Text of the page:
When last was garbage collected? 
When last was garbage collected?

So how do we fix it. Huge sigh. One perspective is that leadership in Jamaica has lost the art of implementation and has become preoccupied with speeches and box-ticking. It further posits that those in positions of influence and power have managed to insulate themselves from certain Jamaican realities and therefore expend nothing on fixing those ills besetting others; think private schools, private education, private security, gated communities, vehicles that shuttle them from A to B, high off the ground in air-conditioned insularity. They vacation in exclusive locations, out of the line of sight of road side dump sites, and in all-inclusive, created experiences, totally separate from the speak-easy that exists beside a pile of garbage uncollected in two weeks. Out of sight, most definitely out of mind.

And so priorities are set based on a particular skewed perspective and outlook by the powerful and wealthy. And those who see and know and feel The Other Side of Things, in their quest for the Great House quickly adopt the priorities of those who are where they want to be, eschewing the urgent and real needs of our present context.

Dear Jamaica: we are on the cusp of an environmental crisis of humongous proportions. The garbage in and around us is piling up. 

I’m unwilling to relinquish my safety, health and peace of mind so easily though. Community Action has to step to the front of the line now. Local leadership: YOUR TIME NOW! I have latched on to grass-roots activism as one of the first steps towards making our present system of governance redundant and shifting the current paradigm towards one that is more proactive and relevant to us. Yes, I know nothing can really substitute for national policies that are framed and resourced and enacted by central government as we seek to move from here to there. But I cannot wait. Jamaica cannot afford to wait.

Imagine this happening at the Community level:

1. Education campaigns about improper garbage disposal. Get a local company to sponsor a poster competition in the community schools. Tell them to include actual pictures of what is wrong in their community.

2. Again get a local company to sponsor the printing of dozens of the winning poster and then commission local groups like the 4H Club, Scouts, church youth group to strategically, and with permission place these posters in central areas.

3. Set a small goal of creating a garbage free zone in a public area enjoyed by locals and visitors alike. Make noise about it. Use social media to spread the news of this success story. Replicate this in another area.

4. Get the Councillor and MP on board: THEY have to pressure NSWMA to cart the garbage away regularly and reliably. KEEP UP THE PRESSURE! Use social media to shame and congratulate. Because make no mistake, there are those who make every effort to bag and discard their garbage properly, but their best efforts are thwarted by the non collection of their garbage! There’s no reliable schedule of collection and public skips seem to be a thing of the past.

I think one clean area, one locality doing the right thing, made visible, will result in spread of ideals and practices. Naive? Maybe. But I’m not ready to give up. And current leadership practices have resulted in Jamaica being buried and drowned in nastiness.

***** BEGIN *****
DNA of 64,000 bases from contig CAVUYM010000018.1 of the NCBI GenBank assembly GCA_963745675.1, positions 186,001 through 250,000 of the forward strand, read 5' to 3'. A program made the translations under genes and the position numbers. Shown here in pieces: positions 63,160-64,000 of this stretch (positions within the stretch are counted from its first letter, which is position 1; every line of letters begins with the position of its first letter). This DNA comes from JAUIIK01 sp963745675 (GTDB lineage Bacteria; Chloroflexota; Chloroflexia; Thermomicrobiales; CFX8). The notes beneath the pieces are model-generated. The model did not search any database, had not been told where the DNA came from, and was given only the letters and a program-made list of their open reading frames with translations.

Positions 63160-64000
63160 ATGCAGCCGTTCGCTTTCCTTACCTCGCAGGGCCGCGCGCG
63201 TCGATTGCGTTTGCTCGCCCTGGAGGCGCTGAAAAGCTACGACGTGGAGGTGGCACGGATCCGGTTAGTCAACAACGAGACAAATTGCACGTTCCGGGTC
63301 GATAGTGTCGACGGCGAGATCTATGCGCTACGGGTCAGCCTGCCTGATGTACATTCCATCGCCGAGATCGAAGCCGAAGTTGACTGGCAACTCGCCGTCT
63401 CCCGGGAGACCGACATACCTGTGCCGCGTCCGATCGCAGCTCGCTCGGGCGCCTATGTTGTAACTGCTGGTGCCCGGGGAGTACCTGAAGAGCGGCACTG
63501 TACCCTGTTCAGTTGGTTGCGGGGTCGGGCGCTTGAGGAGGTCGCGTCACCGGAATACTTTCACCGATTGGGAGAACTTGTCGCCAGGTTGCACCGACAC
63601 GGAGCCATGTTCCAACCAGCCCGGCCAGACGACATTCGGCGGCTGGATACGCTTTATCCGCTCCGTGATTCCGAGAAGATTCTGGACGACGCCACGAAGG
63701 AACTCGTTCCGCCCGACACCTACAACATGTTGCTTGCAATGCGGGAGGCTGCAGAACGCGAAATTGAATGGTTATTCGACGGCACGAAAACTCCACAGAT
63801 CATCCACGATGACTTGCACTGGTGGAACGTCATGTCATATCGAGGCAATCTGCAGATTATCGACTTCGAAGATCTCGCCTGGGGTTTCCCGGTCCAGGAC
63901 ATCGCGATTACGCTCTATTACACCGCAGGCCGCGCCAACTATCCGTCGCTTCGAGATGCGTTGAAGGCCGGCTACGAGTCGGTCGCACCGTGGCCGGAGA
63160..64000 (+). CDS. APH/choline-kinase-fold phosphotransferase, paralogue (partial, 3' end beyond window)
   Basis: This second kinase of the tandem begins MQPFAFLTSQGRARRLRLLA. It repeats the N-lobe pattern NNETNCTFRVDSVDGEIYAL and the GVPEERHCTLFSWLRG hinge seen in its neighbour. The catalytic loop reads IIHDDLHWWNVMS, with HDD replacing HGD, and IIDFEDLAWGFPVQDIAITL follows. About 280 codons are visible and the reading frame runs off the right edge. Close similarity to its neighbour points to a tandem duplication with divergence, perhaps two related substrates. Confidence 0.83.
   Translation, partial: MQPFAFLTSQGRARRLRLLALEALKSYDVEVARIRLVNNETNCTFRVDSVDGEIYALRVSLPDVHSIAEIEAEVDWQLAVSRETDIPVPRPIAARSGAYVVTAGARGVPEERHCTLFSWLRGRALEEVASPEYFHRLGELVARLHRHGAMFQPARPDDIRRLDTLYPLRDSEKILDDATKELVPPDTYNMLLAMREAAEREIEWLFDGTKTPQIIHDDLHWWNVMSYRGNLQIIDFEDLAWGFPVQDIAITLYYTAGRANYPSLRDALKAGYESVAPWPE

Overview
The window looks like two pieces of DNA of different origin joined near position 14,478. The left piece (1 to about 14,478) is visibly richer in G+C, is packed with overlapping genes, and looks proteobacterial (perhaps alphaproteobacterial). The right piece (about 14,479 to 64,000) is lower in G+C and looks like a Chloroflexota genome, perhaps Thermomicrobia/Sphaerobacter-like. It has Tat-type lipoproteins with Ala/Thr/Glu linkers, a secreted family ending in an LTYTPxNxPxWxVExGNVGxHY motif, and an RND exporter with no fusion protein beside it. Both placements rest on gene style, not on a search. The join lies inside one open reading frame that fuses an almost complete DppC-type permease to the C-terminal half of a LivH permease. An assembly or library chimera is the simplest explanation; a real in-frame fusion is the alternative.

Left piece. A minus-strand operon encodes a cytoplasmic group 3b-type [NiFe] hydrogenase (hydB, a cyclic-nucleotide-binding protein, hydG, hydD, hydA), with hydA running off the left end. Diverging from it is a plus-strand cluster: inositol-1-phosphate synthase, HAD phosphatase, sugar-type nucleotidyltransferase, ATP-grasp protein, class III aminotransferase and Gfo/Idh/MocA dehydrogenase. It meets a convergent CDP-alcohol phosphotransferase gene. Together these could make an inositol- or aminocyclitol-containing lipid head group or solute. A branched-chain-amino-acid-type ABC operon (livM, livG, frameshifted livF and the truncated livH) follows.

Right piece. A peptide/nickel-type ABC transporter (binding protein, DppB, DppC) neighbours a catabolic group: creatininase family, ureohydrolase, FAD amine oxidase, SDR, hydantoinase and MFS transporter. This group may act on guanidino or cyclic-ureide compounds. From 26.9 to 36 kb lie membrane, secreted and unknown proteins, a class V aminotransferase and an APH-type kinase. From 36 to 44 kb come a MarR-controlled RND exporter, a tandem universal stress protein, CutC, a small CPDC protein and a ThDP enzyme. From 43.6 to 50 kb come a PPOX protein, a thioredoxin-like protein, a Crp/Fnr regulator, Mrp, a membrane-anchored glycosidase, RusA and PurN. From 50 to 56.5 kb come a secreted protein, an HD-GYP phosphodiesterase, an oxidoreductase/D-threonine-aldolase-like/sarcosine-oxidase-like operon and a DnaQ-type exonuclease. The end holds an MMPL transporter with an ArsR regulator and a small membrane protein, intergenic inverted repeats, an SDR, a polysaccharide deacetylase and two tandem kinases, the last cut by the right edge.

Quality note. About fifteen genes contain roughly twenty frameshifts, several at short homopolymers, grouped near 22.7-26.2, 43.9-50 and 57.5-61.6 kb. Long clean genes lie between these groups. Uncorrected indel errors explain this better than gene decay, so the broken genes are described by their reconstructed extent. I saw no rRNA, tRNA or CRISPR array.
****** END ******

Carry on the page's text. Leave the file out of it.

Dear Jamaica: We can do this. We must do this. Get Jamaica clean and keep Jamaica clean.

Johnnie Walker and The Disappointers


A Love Affair with Portland…Not me!

For as long as I’ve known him, H has loved the parish of Portland in Jamaica. My dad too… as a young army officer back in the 60’s when he first came to Jamaica from Grenada, he said he used to go to Portland at any chance he got. Portland reminded him of Grenada, he said. Having lived in Grenada for a bit during my childhood, I understand where he is coming from.  Portland is green, rain-foresty, hilly, humid and has beautiful beaches. My attitude towards Portland though has always been “I can take it or leave it.” Meh. And I had a particularly bad experience when we were just married and had spent a weekend at Goblin Hill. I got the worst ever case of gastroenteritis that put me out of commission, and painfully so for a whole week! I suspect there was an unconscious coupling of Portland with gastro in my mind that didn’t create any yearning within for that parish.

Ambassabeth, Winnifred and Me

So when H announced that he wants to retire there, I pushed back with: “Enjoy! Yuh nah carry me out deh fi drop dead!”. He knew better than to push back. Think Eminem’s line: “…when a tornado meets a volcano…” But he’s also very smart. I have to believe that he hatched a plan to make me fall in love with Portland. It started with him organising a weekend at Ambasabeth cabins in the John Crow Mountains. He KNOWS  that I live for drive outs…anywhere…and that it was somewhere new, in the hills, he had to know that I’d jump at the chance to go. What I didn’t bargain for was a weekend that did more than provide an opportunity to live like a pioneer (sort of) and walk some historic trails.

A cabin at Ambassabeth

In retrospect I can see him smiling smugly and pumping his internal fist when I waxed warm for MONTHS after that weekend about how struck I was by the community that we became part of for those few days. Part Next of his plan included repeat visits to Frenchman’s Cove beach. I am an unrepentant beach baby. My soul re-centers and I feel all the cares of the world slip away, like a shirt slipping off my shoulders with each lap of the waves, each gentle gust of sea breeze… or is that the rum? Whatever! I live for the beach. And Frenchman’s Cove, with its beautiful garden setting, its pristine, blue river with white sandy bottom (not dark and pebbly like other rivers) undulating lazily into the small bay that is Frenchman’s Cove is how I imagine the Garden of Eden.